Quantcast

EPA Limits Independent Science Advisors, Provokes Conflict of Interest Concerns

Popular
U.S. Environmental Protection Agency Science Advisory Board public meeting on fracking's effect on drinking water, June 14, 2016. YouTube

U.S. Environmental Protection Agency (EPA) chief Scott Pruitt announced a new policy Tuesday to limit the presence of researchers who have received EPA research grants on the agency's Scientific Advisory Board (SAB).

The move, which Pruitt has said will promote "objective, independent-minded" advisors, has been promoted by conservative think tanks and industry as a way of including more industry voices on advisory panels.


A list provided to the Washington Post and E&E News of expected new appointees to the advisory board shows several industry representatives, government officials and outspoken proponents of deregulation. The move "bans some independent scientists from providing scientific advice while giving those with conflicts a free pass," Michael Halpern of the Union of Concerned Scientists wrote in a blog post quoted by Politico.

"Collectively, these actions create an abhorrent double standard: scientists who rely on public funding are left out, while industry scientists face no restrictions on service," Halpern added. "Fossil fuel and chemical companies already enjoy undue influence over EPA policy under Pruitt. Now, they're taking control over science advice to the agency."

As reported by the Washington Post:

"The move represents a fundamental shift, one that could change the scientific and technical advice that historically has guided the agency as it crafts environmental regulations. The decision to bar any researcher who receives EPA grant money from serving as an adviser appears to be unprecedented."

The Post added that Terry F. Yosie, the advisory board's director during the Reagan administration, said the changes "represent a major purge of independent scientists and a decision to sideline the SAB from major EPA decision-making in the future."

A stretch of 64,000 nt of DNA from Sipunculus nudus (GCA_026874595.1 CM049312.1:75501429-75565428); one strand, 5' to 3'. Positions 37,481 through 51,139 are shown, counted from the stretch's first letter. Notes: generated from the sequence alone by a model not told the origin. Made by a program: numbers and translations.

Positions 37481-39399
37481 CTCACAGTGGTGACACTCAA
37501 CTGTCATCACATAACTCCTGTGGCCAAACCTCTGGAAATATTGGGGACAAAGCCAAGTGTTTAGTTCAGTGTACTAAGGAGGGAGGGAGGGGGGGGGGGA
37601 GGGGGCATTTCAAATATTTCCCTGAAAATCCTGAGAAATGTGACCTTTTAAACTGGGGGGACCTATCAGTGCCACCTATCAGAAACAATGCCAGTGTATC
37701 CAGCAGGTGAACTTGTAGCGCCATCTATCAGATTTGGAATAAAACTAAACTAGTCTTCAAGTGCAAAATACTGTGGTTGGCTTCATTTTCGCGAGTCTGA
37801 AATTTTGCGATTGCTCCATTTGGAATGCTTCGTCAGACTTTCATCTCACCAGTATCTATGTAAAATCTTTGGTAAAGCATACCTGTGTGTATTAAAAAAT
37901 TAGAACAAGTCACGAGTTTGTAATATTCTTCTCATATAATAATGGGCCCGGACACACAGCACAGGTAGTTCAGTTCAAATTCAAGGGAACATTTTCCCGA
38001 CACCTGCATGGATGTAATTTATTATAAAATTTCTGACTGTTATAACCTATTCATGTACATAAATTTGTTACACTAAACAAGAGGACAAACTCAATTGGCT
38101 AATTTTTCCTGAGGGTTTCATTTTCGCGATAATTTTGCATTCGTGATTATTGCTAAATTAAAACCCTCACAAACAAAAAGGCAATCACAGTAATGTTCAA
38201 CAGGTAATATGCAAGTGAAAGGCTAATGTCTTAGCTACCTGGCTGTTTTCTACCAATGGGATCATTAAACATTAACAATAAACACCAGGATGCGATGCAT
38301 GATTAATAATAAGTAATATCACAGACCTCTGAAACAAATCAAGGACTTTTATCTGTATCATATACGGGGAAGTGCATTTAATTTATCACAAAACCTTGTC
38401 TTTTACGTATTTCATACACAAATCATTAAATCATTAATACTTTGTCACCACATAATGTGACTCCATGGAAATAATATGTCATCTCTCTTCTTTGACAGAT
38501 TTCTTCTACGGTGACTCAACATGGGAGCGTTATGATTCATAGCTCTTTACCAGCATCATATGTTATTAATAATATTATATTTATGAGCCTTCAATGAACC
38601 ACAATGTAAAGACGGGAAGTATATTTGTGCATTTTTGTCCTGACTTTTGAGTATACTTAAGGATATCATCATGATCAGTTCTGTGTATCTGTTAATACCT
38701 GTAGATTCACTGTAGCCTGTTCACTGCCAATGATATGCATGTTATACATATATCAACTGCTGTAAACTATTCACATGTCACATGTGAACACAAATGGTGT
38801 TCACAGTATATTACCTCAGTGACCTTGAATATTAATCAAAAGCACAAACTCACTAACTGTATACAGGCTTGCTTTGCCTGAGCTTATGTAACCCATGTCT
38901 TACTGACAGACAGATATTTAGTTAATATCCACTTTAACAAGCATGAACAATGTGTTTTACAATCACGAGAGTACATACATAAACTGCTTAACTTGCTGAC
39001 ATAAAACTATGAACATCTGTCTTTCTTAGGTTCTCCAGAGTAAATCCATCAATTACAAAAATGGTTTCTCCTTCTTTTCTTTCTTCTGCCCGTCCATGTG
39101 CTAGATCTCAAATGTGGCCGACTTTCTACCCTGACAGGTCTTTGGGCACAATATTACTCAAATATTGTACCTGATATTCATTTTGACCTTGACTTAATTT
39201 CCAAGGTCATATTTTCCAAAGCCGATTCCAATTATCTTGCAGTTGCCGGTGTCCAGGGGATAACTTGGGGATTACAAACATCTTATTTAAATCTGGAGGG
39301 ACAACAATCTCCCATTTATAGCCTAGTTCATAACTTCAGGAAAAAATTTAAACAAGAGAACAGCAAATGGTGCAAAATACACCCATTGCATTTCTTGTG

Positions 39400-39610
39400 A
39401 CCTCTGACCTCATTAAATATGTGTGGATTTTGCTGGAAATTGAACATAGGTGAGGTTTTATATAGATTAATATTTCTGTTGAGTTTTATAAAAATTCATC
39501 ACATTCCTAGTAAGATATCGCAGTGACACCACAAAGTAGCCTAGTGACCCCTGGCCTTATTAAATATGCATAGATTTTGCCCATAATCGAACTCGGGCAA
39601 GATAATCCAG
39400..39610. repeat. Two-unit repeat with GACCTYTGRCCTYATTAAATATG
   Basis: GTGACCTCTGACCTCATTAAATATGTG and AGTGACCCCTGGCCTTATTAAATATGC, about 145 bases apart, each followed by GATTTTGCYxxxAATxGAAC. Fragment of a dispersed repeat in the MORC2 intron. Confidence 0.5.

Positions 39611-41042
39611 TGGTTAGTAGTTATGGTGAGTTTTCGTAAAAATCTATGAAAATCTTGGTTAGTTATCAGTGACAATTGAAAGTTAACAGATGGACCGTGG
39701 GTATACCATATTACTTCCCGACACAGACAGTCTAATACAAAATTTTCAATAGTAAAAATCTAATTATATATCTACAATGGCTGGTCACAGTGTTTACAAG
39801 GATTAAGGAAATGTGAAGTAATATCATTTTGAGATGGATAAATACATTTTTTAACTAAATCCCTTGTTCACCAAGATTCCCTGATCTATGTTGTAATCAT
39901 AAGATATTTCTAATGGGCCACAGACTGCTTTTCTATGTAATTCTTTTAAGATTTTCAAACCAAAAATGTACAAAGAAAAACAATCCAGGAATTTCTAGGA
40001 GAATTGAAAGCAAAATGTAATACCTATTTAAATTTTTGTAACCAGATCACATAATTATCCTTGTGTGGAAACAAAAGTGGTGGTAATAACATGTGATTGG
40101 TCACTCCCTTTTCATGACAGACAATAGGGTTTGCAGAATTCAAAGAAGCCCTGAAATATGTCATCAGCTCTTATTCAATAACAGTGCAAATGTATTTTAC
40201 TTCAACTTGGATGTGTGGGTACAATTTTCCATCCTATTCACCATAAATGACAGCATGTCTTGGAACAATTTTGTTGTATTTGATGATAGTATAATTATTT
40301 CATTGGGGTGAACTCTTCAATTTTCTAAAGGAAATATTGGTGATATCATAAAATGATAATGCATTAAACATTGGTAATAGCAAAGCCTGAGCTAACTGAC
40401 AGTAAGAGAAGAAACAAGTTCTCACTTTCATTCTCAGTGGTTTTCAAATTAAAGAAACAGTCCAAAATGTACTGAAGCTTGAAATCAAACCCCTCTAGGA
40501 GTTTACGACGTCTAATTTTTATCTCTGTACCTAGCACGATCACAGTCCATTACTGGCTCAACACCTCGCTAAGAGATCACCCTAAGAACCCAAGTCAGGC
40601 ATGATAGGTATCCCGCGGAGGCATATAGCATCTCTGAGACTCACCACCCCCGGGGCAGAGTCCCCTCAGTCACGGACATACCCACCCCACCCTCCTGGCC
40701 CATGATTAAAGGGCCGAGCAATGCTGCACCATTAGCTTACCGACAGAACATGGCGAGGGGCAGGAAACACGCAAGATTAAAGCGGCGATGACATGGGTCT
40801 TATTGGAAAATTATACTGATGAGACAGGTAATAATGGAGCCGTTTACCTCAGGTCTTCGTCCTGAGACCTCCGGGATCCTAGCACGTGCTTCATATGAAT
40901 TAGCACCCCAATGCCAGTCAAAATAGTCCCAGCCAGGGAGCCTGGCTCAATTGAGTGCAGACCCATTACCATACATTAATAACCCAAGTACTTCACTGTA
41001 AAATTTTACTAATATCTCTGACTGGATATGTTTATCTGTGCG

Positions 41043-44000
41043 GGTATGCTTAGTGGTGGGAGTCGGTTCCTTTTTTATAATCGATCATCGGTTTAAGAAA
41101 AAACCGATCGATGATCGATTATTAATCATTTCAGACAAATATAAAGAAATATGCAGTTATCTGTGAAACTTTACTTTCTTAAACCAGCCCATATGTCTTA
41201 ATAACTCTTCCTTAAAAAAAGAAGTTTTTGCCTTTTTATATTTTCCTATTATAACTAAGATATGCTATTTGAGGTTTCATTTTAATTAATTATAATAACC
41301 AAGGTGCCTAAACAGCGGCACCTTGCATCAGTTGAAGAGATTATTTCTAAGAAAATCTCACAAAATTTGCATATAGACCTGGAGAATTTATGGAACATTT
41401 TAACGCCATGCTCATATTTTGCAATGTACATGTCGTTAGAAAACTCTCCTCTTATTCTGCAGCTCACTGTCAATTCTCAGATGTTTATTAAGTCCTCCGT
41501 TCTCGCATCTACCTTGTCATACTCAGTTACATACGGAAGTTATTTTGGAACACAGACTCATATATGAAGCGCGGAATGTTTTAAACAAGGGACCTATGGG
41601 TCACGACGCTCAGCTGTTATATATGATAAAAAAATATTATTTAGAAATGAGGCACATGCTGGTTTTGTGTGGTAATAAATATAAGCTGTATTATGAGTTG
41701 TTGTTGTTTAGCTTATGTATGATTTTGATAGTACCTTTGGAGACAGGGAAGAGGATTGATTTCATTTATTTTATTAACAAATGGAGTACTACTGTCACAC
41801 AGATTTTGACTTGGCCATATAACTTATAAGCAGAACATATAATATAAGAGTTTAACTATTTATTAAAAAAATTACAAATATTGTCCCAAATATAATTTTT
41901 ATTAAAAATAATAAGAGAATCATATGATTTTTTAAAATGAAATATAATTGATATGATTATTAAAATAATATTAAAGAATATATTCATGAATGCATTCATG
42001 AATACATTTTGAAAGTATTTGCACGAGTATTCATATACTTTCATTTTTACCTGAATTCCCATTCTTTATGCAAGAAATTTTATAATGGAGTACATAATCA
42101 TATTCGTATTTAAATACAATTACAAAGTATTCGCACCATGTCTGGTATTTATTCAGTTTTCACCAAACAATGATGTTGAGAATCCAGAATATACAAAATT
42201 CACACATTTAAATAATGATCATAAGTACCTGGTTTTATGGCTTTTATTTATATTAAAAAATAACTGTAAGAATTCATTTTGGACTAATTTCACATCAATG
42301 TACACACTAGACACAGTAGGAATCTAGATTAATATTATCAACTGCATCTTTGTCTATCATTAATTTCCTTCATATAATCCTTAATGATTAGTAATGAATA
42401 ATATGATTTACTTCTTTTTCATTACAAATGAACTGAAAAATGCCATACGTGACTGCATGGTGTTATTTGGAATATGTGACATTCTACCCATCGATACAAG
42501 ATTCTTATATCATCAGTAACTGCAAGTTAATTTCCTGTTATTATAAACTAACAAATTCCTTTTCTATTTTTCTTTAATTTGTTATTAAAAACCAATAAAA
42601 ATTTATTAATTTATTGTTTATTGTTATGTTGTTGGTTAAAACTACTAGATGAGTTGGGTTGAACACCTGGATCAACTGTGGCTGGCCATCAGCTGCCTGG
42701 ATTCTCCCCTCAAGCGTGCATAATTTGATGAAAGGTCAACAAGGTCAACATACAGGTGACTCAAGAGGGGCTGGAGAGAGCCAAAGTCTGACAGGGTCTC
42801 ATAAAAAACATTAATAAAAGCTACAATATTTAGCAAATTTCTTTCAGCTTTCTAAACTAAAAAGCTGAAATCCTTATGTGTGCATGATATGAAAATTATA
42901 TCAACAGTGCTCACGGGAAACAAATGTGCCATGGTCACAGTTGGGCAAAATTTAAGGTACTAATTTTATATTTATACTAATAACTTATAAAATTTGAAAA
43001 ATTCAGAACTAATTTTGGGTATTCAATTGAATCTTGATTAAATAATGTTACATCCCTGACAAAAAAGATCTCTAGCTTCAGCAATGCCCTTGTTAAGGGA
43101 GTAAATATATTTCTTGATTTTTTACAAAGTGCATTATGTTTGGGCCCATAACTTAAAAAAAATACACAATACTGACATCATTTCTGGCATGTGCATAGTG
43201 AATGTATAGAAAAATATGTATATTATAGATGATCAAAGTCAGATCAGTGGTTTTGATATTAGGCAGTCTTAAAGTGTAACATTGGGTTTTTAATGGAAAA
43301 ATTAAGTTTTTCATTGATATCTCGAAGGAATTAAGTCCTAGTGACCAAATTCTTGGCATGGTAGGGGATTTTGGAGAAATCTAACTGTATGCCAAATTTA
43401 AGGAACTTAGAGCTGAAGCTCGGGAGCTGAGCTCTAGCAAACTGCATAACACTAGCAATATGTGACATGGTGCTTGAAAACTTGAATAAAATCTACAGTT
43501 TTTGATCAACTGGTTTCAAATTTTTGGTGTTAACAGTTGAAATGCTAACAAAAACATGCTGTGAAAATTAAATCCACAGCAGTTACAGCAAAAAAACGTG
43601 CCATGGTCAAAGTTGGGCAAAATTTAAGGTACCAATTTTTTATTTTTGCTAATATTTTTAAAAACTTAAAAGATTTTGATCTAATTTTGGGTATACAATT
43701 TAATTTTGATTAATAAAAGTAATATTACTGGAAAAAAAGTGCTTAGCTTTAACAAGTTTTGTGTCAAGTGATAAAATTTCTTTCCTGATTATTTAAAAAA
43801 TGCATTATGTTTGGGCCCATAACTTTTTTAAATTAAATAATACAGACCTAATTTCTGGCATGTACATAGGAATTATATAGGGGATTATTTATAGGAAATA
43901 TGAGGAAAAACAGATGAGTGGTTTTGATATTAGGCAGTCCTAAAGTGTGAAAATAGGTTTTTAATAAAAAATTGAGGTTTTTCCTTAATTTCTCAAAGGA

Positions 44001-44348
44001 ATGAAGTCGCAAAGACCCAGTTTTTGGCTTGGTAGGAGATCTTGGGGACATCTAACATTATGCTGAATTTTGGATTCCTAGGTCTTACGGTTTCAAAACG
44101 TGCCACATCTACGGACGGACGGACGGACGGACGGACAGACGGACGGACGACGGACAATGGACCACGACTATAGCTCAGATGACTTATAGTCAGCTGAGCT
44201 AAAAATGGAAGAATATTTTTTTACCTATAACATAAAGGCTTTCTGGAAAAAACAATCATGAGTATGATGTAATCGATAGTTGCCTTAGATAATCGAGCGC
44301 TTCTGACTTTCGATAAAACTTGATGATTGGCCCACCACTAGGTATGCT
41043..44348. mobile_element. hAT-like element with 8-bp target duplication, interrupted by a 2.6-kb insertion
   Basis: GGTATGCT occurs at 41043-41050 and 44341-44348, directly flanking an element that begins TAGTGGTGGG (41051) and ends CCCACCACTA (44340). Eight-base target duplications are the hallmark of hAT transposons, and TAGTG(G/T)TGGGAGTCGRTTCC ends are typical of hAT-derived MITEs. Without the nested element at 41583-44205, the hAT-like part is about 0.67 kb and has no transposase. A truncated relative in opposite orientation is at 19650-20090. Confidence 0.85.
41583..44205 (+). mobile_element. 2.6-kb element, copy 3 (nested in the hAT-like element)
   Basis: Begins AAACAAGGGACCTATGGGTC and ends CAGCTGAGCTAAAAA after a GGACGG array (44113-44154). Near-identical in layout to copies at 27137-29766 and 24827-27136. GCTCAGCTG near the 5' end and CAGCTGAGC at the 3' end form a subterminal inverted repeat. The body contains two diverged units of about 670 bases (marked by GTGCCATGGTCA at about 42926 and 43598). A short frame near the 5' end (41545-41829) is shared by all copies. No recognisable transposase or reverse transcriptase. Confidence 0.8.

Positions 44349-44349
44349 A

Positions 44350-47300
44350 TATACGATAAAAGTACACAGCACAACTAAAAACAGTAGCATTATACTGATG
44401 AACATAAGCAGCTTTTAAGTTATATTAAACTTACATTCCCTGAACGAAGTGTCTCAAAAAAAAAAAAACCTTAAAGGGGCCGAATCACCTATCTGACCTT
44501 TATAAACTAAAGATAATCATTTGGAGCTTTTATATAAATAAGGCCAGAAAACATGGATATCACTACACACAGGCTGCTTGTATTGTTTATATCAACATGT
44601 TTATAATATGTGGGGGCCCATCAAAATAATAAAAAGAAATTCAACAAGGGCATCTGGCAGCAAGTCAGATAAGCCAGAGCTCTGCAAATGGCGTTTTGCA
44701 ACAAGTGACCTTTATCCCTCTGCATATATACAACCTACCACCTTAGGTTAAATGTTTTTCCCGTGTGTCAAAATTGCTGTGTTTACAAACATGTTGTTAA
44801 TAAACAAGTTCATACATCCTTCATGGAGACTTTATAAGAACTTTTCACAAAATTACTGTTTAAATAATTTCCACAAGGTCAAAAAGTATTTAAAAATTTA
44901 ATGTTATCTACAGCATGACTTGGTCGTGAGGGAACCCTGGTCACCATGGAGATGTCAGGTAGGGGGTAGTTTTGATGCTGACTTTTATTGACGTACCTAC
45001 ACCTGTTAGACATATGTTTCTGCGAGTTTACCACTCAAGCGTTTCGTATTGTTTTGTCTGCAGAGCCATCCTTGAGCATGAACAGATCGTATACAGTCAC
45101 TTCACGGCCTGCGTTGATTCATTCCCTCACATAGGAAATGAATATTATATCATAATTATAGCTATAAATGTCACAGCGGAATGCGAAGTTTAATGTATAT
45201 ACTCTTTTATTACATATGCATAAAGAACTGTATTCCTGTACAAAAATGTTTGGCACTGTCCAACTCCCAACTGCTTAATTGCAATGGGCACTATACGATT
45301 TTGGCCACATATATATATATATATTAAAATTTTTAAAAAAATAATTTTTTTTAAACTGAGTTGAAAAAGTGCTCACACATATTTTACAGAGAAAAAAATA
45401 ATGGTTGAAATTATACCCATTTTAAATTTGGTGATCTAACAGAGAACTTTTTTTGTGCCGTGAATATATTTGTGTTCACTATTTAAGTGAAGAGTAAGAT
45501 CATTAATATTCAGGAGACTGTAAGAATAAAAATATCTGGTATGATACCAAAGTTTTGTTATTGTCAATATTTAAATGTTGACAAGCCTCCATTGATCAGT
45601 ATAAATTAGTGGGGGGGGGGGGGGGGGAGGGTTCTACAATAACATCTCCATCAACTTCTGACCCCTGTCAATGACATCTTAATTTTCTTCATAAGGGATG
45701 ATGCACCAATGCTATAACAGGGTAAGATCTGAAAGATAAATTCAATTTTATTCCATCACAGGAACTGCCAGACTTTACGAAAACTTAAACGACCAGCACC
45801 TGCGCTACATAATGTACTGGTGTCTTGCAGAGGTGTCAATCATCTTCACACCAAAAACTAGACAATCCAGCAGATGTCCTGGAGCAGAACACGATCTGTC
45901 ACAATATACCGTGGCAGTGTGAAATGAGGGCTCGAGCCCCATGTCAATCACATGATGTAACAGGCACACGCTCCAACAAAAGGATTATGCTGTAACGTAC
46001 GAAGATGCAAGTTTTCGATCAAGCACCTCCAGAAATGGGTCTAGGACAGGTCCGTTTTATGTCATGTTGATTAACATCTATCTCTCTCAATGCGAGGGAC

For a deeper dive:

Washington Post, Politico Pro, E&E

For more climate change and clean energy news, you can follow Climate Nexus on Twitter and Facebook, and sign up for daily Hot News.

EcoWatch Daily Newsletter

American bison roaming Badlands National park, South Dakota. Prisma / Dukas / Universal Images Group / Getty Images

By Clay Bolt

On Oct. 11 people around the world celebrated the release of four plains bison onto a snow-covered butte in Badlands National Park, South Dakota.

Read More Show Less
An EPA sponsored cleanup of the toxic Gowanus Canal dredges a section of the canal of industrial debris on Oct. 28, 2016 in Brooklyn. The Gowanus is a Superfund site from years of industrial waste spilling into the water, and it is listed in GAO's report to be at risk from a climate disaster. Andrew Lichtenstein / Corbis / Getty Images

The climate crisis has put at least 945 designated toxic waste sites at severe risk of disaster from escalating wildfires, floods, rising seas and other climate-related disasters, according to a new study from the non-partisan Government Accountability Office (GAO), as the AP reported.

Read More Show Less
Sponsored
(L) Selma Three Stone Engagement Ring. (R) The Greener Diamond Farm Project. MiaDonna

By Bailey Hopp

If you had to choose a diamond for your engagement ring from below or above the ground, which would you pick … and why would you pick it? This is the main question consumers are facing when picking out their diamond engagement ring today. With a dramatic increase in demand for conflict-free lab-grown diamonds, the diamond industry is shifting right before our eyes.

Read More Show Less
Rob Greenfield pictured above is driven by the concept of "living a life where [he] can wake up and feel good about [his] life." Rob Greenfield / Facebook

For one year Rob Greenfield grew and foraged all of his own food. No grocery stores, no restaurants, no going to a bar for a drink, not even medicines from the pharmacy.

Read More Show Less
Apple has removed all 181 vaping-related apps from its App Store. VioletaStoimenova / E+ / Getty Images

Apple has removed all 181 vaping-related apps from its App Store, the company announced on Friday. The removal of the apps comes after thousands of people across the country have developed lung illnesses from vaping and 42 people have died.

Read More Show Less